Decorate For The Birds

Decorate For The Birds

If you’re thinking that holiday decorating is for the birds, you might be right. For many, their outdoor decor serves several purposes: it celebrates the season, feeds the birds, and is an enjoyable Thanksgiving-weekend activity.

Many of you might remember stringing popcorn and cranberries to put on a tree for the birds. While this is still fun and charming, using suet and birdseed is more nourishing for winged creatures. Here are some ideas for creating decorations that the birds will love.

You can either make your own bird-feeding decorations, or use suet cages on wreaths and swags that you purchase or make yourself. (Come into the store to see the variety of suet-holders that can be used.) Here are some examples of swags with suet cages, and instructions for how you can create your own bird-feeding ornaments out of pine cones, bird seed, and either suet or peanut butter.

This swag was made with a wire suet cage at the top. It holds a standard block of suet, and will attract all Cape woodpeckers. Note that you might want to attach a suet swag to the side of a shed or on a tree, not on your front door. First, you don’t want to encourage raccoons or squirrels to be in the habit of eating by your front door. And secondly, you will want to hang such decorations where you will see the happy birds from a window.
You can make your own decorations with a pinecone, twine or ribbon, birdseed, raisins, and either suet or peanut butter.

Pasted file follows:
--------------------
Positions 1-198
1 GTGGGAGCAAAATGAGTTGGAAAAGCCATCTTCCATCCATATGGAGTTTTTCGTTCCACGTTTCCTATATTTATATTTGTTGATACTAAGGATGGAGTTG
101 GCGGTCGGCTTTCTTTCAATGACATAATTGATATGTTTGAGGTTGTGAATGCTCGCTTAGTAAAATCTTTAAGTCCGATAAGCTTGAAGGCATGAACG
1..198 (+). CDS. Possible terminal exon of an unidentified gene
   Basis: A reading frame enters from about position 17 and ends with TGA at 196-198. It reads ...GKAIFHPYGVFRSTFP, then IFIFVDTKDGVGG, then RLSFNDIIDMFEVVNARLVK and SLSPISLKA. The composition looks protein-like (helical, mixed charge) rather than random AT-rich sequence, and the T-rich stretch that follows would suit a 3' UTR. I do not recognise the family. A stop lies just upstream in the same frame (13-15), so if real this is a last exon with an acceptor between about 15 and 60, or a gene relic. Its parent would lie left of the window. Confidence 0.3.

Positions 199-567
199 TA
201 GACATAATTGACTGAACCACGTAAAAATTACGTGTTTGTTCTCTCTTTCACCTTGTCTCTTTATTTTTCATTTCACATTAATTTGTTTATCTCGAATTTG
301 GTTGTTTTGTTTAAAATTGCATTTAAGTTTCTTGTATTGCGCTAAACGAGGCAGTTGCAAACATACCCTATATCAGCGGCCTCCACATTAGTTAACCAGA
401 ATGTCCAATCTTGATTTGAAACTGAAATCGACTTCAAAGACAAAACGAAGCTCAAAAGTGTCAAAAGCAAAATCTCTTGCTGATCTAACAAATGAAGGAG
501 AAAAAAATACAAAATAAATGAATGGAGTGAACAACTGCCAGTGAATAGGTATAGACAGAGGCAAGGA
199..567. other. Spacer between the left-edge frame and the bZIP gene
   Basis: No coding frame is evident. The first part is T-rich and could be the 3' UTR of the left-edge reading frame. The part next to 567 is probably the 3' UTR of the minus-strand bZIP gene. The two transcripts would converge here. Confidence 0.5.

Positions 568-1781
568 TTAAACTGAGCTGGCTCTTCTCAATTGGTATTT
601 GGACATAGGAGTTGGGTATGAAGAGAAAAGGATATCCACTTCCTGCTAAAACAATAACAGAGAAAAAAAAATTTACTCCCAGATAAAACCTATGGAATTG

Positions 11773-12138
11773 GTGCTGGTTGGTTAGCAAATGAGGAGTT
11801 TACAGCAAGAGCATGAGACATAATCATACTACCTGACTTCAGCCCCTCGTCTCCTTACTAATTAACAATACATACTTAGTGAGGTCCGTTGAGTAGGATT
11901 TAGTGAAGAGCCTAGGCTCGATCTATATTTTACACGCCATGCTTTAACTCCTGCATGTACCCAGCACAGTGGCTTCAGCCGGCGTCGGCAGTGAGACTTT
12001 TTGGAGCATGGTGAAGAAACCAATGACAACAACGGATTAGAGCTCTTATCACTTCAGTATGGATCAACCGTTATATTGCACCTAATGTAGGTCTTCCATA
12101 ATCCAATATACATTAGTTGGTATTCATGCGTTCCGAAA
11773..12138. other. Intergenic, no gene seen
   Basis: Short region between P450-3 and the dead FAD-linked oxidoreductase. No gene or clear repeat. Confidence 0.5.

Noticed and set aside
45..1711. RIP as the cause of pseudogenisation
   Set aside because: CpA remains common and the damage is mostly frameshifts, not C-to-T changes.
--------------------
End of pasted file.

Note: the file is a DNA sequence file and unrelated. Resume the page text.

Tie the ribbon or twine around the pinecone, knotting it on the top. (You can make a decorative bow on the top later, if you wish.)
Soften the suet briefly in the microwave if it’s too hard to spread, then use a knife to smear the cone. If using peanut butter instead of suet, spread it over the cone with a knife. Roll the cone in birdseed. You can add raisins or pieces of other fruit to the mix if you wish.
Hang the seed-crusted cones outdoors, either on a sturdy tree or on a cut Christmas tree you’ve set outside for that purpose.
This swag was made with a suet cage that held a mix of suet and birdseed. Swags are easy to make by layering assorted evergreen boughs and tying them at the top with wire. After securing the boughs together, add any pine cones and wire on the suet holder. Next, attach a wire around the top and form it into a loop for hanging. Finish with a ribbon at the top that hides all the wires.

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